In my 4th blog post about database migration I’ll explain most of the bugs or missing features which were discovered after publishing the migration work, and the solution for them. After that I’ll show some opportunities for further improvement. My previous post can be found here.
One of the most critical missing chunk was the migration of views and relationships. For that I had to improve the SQL parser to interpret statements like “create view..”. Some of the View definitions are still not working at the time of writing this post. The reason of this is that there are a bunch of database specific functions and keywords, like “concat” or “weekday”, which have to be handled specially for each database. For example Firebird’s dialect uses two vertical lines “||” instead of “concat”.
After that I fixed some bugs related to the migration of specific types, and I added a few types which I generously forgot to implement before. That’s how I fixed the migration of numeric and time/date columns. I also added the “REAL” type, which is something like “FLOAT”. In some databases REAL can store floating-point number of 4 bytes, while FLOAT is somewhat bigger. In case of a HyperSQL database, REAL, FLOAT and DOUBLE should be all mapped to the C++ double
There were also some general bugs which I can’t classify to a category, but they are still interesting. One of my favorite bug was that the parser had not been able to parse multi-column primary keys. The “create table” statements had specified the primary key right after the column definition. The solution was a more general approach, where the primary key is defined after all the column definitions. Another bug which was fun to fix was the migration of default values for columns, which was entirely missing. For that I had to improve the parser to interpret the “DEFAULT ” part of the SQL statement.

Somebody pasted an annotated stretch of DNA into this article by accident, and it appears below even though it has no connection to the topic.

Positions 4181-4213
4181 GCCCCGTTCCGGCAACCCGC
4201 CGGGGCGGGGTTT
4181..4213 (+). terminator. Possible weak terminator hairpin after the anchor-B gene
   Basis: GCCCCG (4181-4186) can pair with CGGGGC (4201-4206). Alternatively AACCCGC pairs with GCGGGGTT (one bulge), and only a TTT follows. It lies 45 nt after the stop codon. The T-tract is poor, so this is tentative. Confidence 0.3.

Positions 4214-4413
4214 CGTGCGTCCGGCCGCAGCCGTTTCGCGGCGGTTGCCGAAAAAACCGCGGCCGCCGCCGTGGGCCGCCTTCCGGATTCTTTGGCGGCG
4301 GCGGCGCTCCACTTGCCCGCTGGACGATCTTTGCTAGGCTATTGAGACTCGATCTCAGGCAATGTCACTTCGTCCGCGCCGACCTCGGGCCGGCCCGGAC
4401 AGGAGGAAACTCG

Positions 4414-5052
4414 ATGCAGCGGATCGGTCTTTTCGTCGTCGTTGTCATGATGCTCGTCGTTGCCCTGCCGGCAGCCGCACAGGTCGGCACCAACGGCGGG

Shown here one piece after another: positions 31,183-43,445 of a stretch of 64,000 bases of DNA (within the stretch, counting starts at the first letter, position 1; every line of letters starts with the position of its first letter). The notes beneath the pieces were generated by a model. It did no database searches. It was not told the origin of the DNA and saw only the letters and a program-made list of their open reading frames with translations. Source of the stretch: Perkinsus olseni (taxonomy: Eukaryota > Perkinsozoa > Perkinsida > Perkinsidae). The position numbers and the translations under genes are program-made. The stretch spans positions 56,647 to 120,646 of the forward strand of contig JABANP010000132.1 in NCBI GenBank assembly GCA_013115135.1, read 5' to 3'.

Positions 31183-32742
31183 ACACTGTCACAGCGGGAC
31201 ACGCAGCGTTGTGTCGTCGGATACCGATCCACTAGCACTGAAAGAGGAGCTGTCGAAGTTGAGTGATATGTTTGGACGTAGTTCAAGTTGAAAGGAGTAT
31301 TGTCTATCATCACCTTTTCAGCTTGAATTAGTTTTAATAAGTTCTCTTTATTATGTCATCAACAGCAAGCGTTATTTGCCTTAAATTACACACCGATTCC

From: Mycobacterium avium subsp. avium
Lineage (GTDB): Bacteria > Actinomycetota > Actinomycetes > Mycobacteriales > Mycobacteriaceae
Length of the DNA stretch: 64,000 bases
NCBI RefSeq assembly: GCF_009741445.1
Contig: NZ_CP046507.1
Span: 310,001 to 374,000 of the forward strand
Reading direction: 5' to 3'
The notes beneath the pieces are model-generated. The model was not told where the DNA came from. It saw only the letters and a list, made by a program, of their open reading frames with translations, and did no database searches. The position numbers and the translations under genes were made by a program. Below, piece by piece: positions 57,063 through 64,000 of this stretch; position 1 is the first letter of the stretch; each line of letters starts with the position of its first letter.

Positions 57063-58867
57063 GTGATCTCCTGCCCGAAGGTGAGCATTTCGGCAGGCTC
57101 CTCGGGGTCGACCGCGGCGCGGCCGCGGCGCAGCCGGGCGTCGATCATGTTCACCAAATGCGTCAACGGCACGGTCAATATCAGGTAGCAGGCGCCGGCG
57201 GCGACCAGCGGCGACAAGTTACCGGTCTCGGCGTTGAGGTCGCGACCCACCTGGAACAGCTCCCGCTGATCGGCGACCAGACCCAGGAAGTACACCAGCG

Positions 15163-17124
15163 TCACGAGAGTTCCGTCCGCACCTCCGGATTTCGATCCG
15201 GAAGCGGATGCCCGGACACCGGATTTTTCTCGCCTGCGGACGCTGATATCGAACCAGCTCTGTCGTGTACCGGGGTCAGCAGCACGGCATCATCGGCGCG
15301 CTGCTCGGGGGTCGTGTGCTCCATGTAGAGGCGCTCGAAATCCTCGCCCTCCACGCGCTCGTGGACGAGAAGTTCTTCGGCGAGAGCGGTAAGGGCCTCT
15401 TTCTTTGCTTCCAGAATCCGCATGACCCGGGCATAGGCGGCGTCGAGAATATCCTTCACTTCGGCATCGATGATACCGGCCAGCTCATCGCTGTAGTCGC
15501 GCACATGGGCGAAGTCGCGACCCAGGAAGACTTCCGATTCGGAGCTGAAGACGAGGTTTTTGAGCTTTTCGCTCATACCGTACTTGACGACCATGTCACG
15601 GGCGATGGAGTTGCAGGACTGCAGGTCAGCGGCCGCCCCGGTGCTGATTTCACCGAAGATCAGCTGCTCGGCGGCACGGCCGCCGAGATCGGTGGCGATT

And now I’d like to explain what could be done to make the whole migration library work better. There is an SQL parser implemented in LibreOffice called SQLParser in module connectivity. I decided not to use this parser in the migration library, because I had problems with it.
This SQL parser can parse the statements in a tree structure. Each element of a node can be reached by the method “getChild(int idx)”, where idx is the index of the element. The problem with this approach is that you can find method-calls all over the code with magic numbers. For example if you’d like to get the referenced column name of a node representing a foreign key definition, you may call getChild(7). The real pain comes when you realise that you want to modify the tree structure, because a DBMS figured out a new keyword somewhere in the middle. Then all the magic numbers after that node have to be incremented. Instead of this, a wrapper should be created around SQLParser, which translates the index to an associative name. This task could take a while.
With the above modification of SQLParser the parser could be improved and could be used to parse HSQLDB statements and compose other dialect’s statements. That would be a more general and maintainable solution.